The Big Apple Loses Luster
Sunday, October 12, 2008
NEW YORK -- This big, brash, in-your-face city suddenly seems to have lost its mojo.
At the beginning of the year, there was supercharged hype over the possibility that two, even three New Yorkers may be squaring off against one another for president. But now former mayor Rudolph W. Giuliani (R), Sen. Hillary Rodham Clinton (D) and Mayor Michael R. Bloomberg (I) are sitting on the sidelines while the action is in Chicago and Arizona.
In September, the New York Mets collapsed again before reaching the National League playoffs, and the Yankees were left out of the postseason for the first time since 1995. Baseball is being played in October, but not in New York.
On top of all that gloom comes the spectacular implosion of Wall Street, where some of the city's most storied financial behemoths -- Bear Stearns, Lehman Brothers, Merrill Lynch, American International Group -- have been forced to merge or seek federal handouts to stave off bankruptcy. There are projections of thousands of lost jobs in the financial services sector, and the continuing plunge in stock prices has forced dramatic and sudden changes in the lifestyles of some of New York's wealthiest.
Bookings for private jets are way down, and yacht rentals are drying up. Young Manhattanites are giving up the multimillion-dollar lofts they can no longer afford. The decade-long real estate boom appears to have stalled, with new projects on hold and existing skyscrapers difficult to refinance. New Yorkers are scaling back plans for big weddings and bar mitzvahs. Even a staple of life in the city, eating out, has taken a hit.
"Businesses are having tremendous difficulty getting money, and there's a loss of confidence in the marketplace," said Kathryn Wylde, president and chief executive of the Partnership for New York City, a nonprofit alliance of business leaders. "Merger and acquisition activity has stalled. . . . Portfolios have gone to hell. It's rippling all the way through our system."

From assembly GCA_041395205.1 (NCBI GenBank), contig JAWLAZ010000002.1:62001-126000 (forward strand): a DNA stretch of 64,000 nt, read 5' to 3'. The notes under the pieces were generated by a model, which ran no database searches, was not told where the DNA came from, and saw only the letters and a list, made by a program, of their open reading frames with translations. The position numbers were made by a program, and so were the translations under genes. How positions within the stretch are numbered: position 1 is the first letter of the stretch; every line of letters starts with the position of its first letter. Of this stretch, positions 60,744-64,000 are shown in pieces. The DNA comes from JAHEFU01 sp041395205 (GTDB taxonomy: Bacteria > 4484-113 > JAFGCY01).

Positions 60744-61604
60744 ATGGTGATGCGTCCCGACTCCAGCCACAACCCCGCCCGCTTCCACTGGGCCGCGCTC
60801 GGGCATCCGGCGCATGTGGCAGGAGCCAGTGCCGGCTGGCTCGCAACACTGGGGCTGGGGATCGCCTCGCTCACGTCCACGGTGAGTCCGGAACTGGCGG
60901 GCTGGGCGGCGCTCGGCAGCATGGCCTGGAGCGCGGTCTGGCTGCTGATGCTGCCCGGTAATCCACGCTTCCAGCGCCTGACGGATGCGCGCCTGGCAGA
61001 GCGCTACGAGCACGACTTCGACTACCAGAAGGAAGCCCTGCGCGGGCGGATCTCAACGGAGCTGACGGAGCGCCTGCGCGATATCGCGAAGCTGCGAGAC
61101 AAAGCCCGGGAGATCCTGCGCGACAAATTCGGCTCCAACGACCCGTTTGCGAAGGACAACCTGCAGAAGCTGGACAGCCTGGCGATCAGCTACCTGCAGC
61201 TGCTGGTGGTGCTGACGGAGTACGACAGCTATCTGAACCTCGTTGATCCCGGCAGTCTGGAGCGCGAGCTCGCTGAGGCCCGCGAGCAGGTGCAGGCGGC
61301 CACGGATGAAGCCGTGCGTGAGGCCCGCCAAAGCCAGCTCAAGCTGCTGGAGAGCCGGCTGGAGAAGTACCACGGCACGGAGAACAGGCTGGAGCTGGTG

In true New York fashion, more and more of those directly affected by the financial crisis are finding their way to psychoanalysts' couches.
"I had a whole bunch of referrals -- I had five new patients just come in," said Alden Cass, a psychologist who specializes in the mental health problems of stockbrokers and investment bankers. "These are individuals who have become successful at taking control of things, and now they are reduced to a kind of helplessness."
Cass, who wrote the book "Bullish Thinking: The Advisor's Guide to Surviving and Thriving on Wall Street," spoke last week at a conference of mental health professionals in Santa Monica, Calif., explaining how they should handle an expected influx of new clients. When he returned to New York, he had 10 consecutive hours of patient sessions on his schedule -- people from affected firms, chief executives, branch managers.
"They come from the grandiosity of making a lot of money," Cass said, "and now they most certainly won't be getting bonus checks this year. How do they explain that to their wives? How do they explain that to their children in college?"
The average working stiff might find it hard to sympathize with someone who once earned a couple of million in salary and bonuses suddenly being forced into a $180,000-a-year lifestyle. But according to Cass and others, the shock here in New York is all too real. There are private-school tuition, house staff salaries, and huge mortgages on multimillion-dollar apartments in Manhattan and second homes in the Hamptons.
Marie-Claire Martineau, a real estate agent with the high-end agency Maison International, said several of her clients took out big mortgages on Manhattan lofts and are now looking to move into smaller spaces. "A lot of people have to rent their apartment because they can't afford it anymore," she said.